On Sunday I watched the Denver Brocncos score 10 points in a little over 2 minutes to tie the Chicago Bears and then win in overtime. This is an impressive comeback, but it wouldn’t be so believably unbelievable had it not involved the Broncos and their quarterback Tim Tebow. Last week Chuck Klosterman wrote an excellent article on www.grantland.com entitled The People Who Hate Tim Tebow and he tries to find out why Tim Tebow is so fascinating to other people and why he’s so polarizing. Klosterman inevitably talks about faith and belief. I think the reasons a nice, genuine guy is so polarizing are very similar to explaining concussions and brain injury in sports.
Tim Tebow is the Broncos quarterback and seems to lack most of the apparently ‘essential’ skills of the modern-day NFL QB. Football purists and many former players are quick to note his lack of skill, his inability to make accurate passes and his reliance on running and scrambling. He is 7-1 as a 2nd year quarterback and 1st year starter – a fantastic record for anybody. Yet there are many who not only doubt, but disregard his accomplishments, unfairly comparing him to quarterbacks with years more experience and time to develop. Even many of his supporters in football circles, quickly displace the credit to the defence. I’m not trying to give reasons to like Tebow, but I am stymied by commentators who continue to doubt whatever ‘skill’ he has. I’m even more confounded by those commentators who take obvious joy in his prospective failure. I think the reasons for this type of reaction is probably as obvious as people think and that scares them.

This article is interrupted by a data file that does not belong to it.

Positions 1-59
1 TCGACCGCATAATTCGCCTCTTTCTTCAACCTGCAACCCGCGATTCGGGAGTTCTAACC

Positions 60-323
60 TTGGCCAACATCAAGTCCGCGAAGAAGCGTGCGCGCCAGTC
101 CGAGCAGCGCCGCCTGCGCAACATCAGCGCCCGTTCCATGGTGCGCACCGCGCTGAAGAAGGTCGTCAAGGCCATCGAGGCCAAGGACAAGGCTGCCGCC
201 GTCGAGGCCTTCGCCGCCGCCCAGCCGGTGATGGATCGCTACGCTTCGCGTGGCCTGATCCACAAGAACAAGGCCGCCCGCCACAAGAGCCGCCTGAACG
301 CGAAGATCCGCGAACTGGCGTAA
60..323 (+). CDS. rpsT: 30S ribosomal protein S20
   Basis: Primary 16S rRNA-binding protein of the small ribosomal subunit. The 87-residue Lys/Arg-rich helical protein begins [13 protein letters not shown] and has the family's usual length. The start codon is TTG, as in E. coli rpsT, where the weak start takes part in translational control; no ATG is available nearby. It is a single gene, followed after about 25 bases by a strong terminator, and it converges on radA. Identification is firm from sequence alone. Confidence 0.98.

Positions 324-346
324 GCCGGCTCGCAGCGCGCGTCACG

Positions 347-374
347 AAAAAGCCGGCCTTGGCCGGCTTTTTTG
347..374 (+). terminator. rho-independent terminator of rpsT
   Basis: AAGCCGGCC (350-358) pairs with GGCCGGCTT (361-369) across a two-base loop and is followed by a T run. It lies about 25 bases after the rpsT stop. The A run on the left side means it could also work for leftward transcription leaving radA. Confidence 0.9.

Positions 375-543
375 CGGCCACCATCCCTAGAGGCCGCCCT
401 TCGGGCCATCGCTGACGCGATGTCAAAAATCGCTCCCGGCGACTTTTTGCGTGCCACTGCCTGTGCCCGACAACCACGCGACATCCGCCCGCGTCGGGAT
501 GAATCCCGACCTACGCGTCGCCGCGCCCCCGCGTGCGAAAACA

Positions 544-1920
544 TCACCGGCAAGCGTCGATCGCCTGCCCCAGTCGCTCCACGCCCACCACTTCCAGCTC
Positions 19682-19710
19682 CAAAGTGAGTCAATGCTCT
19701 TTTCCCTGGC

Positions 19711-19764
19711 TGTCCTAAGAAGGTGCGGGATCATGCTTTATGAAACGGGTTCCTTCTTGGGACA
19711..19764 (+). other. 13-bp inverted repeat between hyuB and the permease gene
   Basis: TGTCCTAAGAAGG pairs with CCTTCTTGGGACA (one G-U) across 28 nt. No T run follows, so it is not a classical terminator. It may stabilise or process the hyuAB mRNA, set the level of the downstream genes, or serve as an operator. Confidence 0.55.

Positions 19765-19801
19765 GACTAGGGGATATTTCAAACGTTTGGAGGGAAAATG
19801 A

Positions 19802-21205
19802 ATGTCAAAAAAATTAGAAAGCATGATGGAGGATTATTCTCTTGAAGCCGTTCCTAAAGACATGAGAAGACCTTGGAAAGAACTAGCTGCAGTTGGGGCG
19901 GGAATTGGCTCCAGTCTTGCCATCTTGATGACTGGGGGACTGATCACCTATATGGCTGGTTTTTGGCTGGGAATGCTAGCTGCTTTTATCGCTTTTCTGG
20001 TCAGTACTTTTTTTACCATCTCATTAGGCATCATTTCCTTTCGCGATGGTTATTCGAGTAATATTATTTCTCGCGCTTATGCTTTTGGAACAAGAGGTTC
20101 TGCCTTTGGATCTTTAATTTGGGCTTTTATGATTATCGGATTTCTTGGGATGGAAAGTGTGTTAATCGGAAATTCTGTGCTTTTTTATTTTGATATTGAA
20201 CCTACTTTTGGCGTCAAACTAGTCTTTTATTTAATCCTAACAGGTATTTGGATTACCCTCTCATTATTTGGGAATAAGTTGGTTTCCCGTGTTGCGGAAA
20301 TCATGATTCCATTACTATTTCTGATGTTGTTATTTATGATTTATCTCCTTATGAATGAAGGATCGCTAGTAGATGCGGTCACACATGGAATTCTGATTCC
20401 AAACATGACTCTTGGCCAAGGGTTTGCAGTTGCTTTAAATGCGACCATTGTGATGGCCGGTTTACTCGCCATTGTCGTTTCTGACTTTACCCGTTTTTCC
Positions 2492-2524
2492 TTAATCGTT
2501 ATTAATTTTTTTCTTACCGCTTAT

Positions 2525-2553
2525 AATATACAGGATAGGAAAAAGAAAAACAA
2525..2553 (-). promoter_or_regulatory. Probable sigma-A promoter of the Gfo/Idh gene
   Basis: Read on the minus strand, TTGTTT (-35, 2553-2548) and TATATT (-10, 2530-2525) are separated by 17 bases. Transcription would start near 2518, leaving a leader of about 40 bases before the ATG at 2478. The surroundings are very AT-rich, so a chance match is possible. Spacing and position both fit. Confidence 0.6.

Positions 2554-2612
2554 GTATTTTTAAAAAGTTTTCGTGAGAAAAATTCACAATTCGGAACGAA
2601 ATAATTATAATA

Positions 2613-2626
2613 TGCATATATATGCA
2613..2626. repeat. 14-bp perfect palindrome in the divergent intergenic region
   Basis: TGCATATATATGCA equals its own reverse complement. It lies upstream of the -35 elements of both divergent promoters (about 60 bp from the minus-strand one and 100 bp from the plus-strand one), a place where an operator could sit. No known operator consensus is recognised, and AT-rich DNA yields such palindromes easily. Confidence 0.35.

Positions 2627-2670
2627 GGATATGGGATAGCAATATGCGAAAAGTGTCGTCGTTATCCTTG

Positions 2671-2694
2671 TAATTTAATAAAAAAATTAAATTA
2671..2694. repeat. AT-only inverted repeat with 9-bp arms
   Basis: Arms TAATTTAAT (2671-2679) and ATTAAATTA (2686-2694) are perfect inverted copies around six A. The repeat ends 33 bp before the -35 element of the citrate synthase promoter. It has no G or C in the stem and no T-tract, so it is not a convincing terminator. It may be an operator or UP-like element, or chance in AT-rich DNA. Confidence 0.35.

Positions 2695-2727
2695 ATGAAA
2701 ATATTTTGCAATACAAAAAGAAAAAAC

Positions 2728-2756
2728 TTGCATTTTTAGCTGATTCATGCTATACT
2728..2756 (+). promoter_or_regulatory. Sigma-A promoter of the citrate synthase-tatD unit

Klosterman makes great points about pragmatism and faith (not religious faith, although Tebow is a very religious guy). “Anyone can believe a hard fact that everyone already accepts. That’s easy. If you can see something, you don’t need faith. Faith in the seeable is meaningless.” That quote almost perfectly describes sports’ (and society’s) relationship with brain injury. It is also one of society’s traits that make living with a brain injury more uncomfortable than it needs to be. It’s been stated countless times in countless ways, ‘every brain injury is unique’. Unfortunately, only the saddest, most depressing images of brain injury are shown on TV, in movies, or written. Brain injury can present itself in many forms and explaining each different manifestation makes one injury seem like a million different injuries. Therefore understanding brain injury is very difficult and getting it across, even more so.
In sports, because of the natural reluctance to embrace new ideas that may run directly against everything taught or studied about a sport, many of the farthest reaching and drastic changes to a sport are immediately taken off the table when rule changes are discussed. So, if those are already off the table, then people making the new rules are already restricted in what they can do, thereby ensuring that the game stays more or less the same. Just as Tebow (and, a few years ago, the wildcat offence – which is still in the game and has spread to many teams) changed one of the most important aspects of football by doing things unconventionally, it would be a relief to hear football and hockey league officials actually being free to think and come up with new ideas instead of just bigger penalties. It seems very clear to me and to many people that bigger penalties aren’t going to do the two jobs asked of them. First, they’re asked to dissuade ‘bad’ hits or ‘cheap’ shots. ‘Bad’ and ‘cheap’ are in the eye of the beholder, so players making those bad hits or committing those cheap shots don’t think they are. They’re just playing aggressively, going after the ball or puck and by the time they find out that they shouldn’t make that play it’s too late, the damage has already been done. Secondly, by not changing hitting or tackling rules, bigger penalties are also asked to keep the game the same aggressive sport. But, as players see others penalized, suspended or fined for hitting/tackling aggressively, the will shy away from such collisions. In the long run, this could work, but it can’t work as both a deterrent and as a way to maintain ‘the game’.